It is a competition for land. The natives will sometimes prevent the Fulanis, if they clearly see they are out to go and attack the communities, and they pay that back by attacking them, so I think that is what has happened in this instance.
Did the fact that it was Christmas time also contribute, or was that a coincidence?
For those who believe that this conflict is not religious, this latest attack proves that it is clearly a religious conflict. The fact that it took place at Christmas, and the deliberate targeting of Christians in a mixed community, where Muslims are not attacked, clearly bears all the hallmarks of a religious conflict. I know that not everybody would like to admit that, but for me, having been on the ground, observing and writing about this, it bears the hallmarks of a religious conflict.
So, it is deliberate, and it is also symbolic from the point of view of timing of the attacks (Christmas period). Before now there had been rumours in the main stream and social media that the Fulanis were going to attack, and that the whole aim was to inflict pain and maximum destruction on the Christians. A lot of us had dismissed it, but the attention of the security forces was drawn, though, as always, nothing was done until this tragedy occurred.
Victims in these situations in Nigeria often complain of a lack of response from security forces. Do you have the same complaint?
I do. I have read reports that suggest that the military and the security forces are complicit in this, because if they were really up to their game, they should have picked up intelligence, because as I said, there had been rumours, including the times they were going to attack. That should have put the security on red alert, but as often they were caught unawares.
What have the political leaders done?
We are dealing with absentee leaders. Our leaders don’t live in the community, so they don’t understand the problems that are bothering the people, and we are getting to the point where if something is not done drastically to deal with this gathering storm, the tendency for people to take the law into their hands is quite high.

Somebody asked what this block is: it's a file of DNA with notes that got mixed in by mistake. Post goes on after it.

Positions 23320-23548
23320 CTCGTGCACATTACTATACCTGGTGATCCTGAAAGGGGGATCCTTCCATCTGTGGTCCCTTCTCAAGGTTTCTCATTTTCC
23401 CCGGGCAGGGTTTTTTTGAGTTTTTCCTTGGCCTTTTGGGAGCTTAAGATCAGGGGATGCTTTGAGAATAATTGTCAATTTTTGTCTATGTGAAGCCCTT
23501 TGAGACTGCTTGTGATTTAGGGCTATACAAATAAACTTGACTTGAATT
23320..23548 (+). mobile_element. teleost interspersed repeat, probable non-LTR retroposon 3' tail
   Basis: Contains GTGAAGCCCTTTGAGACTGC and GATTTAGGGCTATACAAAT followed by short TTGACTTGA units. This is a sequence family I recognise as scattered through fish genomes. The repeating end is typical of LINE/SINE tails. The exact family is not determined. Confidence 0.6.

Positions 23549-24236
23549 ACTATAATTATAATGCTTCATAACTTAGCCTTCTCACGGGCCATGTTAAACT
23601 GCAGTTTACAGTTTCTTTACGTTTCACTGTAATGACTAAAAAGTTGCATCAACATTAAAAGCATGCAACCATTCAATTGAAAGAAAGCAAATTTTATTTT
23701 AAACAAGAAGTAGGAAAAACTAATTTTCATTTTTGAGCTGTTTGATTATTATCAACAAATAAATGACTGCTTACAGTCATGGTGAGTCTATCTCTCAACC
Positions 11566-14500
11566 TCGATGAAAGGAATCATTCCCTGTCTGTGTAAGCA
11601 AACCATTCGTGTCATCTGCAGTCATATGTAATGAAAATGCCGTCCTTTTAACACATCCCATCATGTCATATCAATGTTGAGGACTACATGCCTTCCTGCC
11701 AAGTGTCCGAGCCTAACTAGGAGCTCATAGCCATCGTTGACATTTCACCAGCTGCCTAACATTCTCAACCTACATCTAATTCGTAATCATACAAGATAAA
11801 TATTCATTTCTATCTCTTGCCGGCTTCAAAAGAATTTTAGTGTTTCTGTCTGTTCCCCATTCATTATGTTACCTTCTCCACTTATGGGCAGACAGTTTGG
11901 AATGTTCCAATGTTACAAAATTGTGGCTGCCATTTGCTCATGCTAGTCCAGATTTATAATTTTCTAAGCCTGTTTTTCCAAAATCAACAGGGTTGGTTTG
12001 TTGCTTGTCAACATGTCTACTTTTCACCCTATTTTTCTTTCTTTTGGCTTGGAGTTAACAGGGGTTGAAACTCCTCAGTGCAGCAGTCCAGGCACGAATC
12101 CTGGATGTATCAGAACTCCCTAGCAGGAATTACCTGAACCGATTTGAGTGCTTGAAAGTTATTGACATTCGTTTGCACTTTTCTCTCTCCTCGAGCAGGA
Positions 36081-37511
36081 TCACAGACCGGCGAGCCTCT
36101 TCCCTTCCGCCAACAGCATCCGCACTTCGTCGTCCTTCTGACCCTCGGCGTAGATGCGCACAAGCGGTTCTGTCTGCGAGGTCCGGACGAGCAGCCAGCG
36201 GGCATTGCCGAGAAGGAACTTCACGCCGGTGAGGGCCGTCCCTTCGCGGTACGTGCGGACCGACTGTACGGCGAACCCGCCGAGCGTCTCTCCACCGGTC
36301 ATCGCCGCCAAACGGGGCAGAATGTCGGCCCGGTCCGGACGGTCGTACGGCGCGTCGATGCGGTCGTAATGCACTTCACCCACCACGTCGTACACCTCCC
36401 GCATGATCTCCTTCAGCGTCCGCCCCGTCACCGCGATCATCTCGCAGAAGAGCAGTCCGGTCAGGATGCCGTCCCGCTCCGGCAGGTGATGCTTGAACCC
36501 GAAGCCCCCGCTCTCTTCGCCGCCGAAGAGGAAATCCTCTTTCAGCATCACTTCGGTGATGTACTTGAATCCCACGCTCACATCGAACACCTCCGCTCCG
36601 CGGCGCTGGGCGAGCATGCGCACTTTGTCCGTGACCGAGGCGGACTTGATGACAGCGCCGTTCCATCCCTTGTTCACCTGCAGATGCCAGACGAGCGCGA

Many people must be turning to you for solace and spiritual support. How important is your role for the community now?
It is quite challenging at this time, because we are dealing with a huge deluge of internally displaced. Christians from the villages are streaming into the city centres for shelter, for food and for clothing, at a time when the weather is very cold, comparable to the weather in Europe at this time. Due to the lack of an official response, the churches are often left to respond to such emergencies. IDPs in their hundreds are seen in the Church compounds, and the churches have to source for food, clothing, and financial resources to intervene in these emergencies. The situation at hand is, indeed, dire. Although some few Christians who are disillusioned by the spade of these unprovoked attacks are tempted to return to African traditional methods (syncretism) to respond to these emergencies, the vast majority draw inspiration from the scriptures, the lives of the early Church and saints at times like this.